Why You Should Never Drink Alcohol While Taking Metronidazole

Metronidazole, also known by the brand name, Flagyl, is commonly prescribed for many different infections (per MedlinePlus). It can treat sexually transmitted diseases, such as bacterial vaginosis, and infections of the heart, bones, and joints, among others. If you are prescribed metronidazole or Flagyl, your healthcare provider will ask if you have recently had alcohol and also advise you to avoid alcohol both throughout your treatment and for at least three days after your last dose of the medication. This is because if Flagyl is taken with alcohol or propylene glycol, it can cause several unpleasant side effects. 

These side effects are due to something called a disulfiram-like reaction. A study published in The Journal of Pediatric Pharmacology and Therapeutics in 2019 explained what disulfiram-like reactions are and how certain medications containing alcohol can potentially make you ill while on Flagyl without realizing it. 

The experts, for instance, explained a case study where a patient was prescribed a steroid solution containing a small amount of alcohol. The patient exhibited onset abdominal bloating and a fast heart rate. When the patient was taken off the steroid that contained alcohol, their symptoms improved. Other medications where alcohol can be found include over-the-counter products, like mouthwash

Possible side effects of combining metronidazole with alcohol

When an individual consumes alcohol, the body metabolizes it (per the 2019 study published in The Journal of Pediatric Pharmacology and Therapeutics). When alcohol is metabolized, a byproduct called acetaldehyde is generated. Acetaldehyde is toxic to the body. However, it is usually broken down by an enzyme called acetaldehyde dehydrogenase and removed from the body.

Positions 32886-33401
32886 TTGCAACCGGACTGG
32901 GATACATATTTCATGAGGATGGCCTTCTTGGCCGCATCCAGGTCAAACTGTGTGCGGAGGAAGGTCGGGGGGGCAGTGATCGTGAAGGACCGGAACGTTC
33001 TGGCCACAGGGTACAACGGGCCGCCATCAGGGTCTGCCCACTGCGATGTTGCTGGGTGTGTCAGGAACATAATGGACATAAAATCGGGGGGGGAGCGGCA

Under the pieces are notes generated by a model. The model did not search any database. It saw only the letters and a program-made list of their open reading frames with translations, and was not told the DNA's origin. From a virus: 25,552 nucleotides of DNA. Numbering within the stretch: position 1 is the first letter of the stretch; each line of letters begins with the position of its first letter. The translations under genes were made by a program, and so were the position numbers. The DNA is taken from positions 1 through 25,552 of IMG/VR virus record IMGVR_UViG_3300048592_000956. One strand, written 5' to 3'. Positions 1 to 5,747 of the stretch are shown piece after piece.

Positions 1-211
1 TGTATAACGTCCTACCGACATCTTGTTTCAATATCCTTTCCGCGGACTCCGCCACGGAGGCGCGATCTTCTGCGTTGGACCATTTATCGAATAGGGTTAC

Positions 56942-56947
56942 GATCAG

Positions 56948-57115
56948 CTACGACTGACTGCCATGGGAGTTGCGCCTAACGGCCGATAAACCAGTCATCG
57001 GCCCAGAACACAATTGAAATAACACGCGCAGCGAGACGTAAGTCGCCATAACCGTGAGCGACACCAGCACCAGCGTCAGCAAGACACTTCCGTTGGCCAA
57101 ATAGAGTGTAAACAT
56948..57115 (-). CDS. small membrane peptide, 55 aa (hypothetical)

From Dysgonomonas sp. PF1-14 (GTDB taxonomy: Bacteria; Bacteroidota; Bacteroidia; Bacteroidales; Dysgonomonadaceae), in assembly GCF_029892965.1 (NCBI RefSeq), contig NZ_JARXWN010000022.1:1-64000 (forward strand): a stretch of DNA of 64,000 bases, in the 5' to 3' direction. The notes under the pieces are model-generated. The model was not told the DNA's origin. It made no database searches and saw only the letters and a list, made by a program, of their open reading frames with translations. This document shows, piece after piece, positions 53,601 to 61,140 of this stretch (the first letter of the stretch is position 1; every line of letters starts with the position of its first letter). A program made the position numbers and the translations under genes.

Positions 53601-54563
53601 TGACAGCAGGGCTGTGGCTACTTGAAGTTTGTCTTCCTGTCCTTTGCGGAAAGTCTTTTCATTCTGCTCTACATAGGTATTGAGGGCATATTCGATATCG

The theory is that metronidazole may inhibit the ability of the enzyme acetaldehyde dehydrogenase to function fully, if at all. This leads to a buildup of acetaldehyde in the body. Since acetaldehyde is toxic, it can lead to several unpleasant symptoms. These side effects range from milder side effects, such as nausea and vomiting, abdominal pain, flushing, fast heart rate, bad headaches, and fainting, to more severe side effects, like decreased breathing ability, heart dysfunctions, irregular heartbeats, convulsions, and even death.

However, Medscape explains that controversy exists around whether or not metronidazole actually does cause such unpleasant side effects when consumed with alcohol. 

Conflicting data over reactions between metronidazole and alcohol

Turns out, alcohol does not need to be avoided while taking metronidazole, according to the Centers for Disease Control and Prevention (CDC). The experts at CDC explain that the previous research used to develop this warning was taken from laboratory studies and individual case studies. In contrast, the package insert for Flagyl from the Food and Drug Administration (FDA) lists the interaction of Flagyl with alcohol. It states to avoid alcohol or other products containing propylene glycol (a type of alcohol) while taking Flagyl and for three days post-treatment with Flagyl.

In fact, a 2020 study published in the journal Antimicrobial Agents and Chemotherapy explored what is known about various antibiotics, such as Flagyl, and their interactions with alcohol.The study determined there are a lot of knowledge gaps and that the available data raises doubts about the reaction between Flagyl and alcohol. Therefore, reactions do not happen consistently, and when they do appear to occur, the severity of reactions varies widely.

So, if you are prescribed metronidazole or Flagyl for an infection, it is important to go with the advice of your healthcare provider and pharmacist regarding medication use and alcohol. They can provide you with the most up-to-date information and help ensure safe treatment based on your health needs.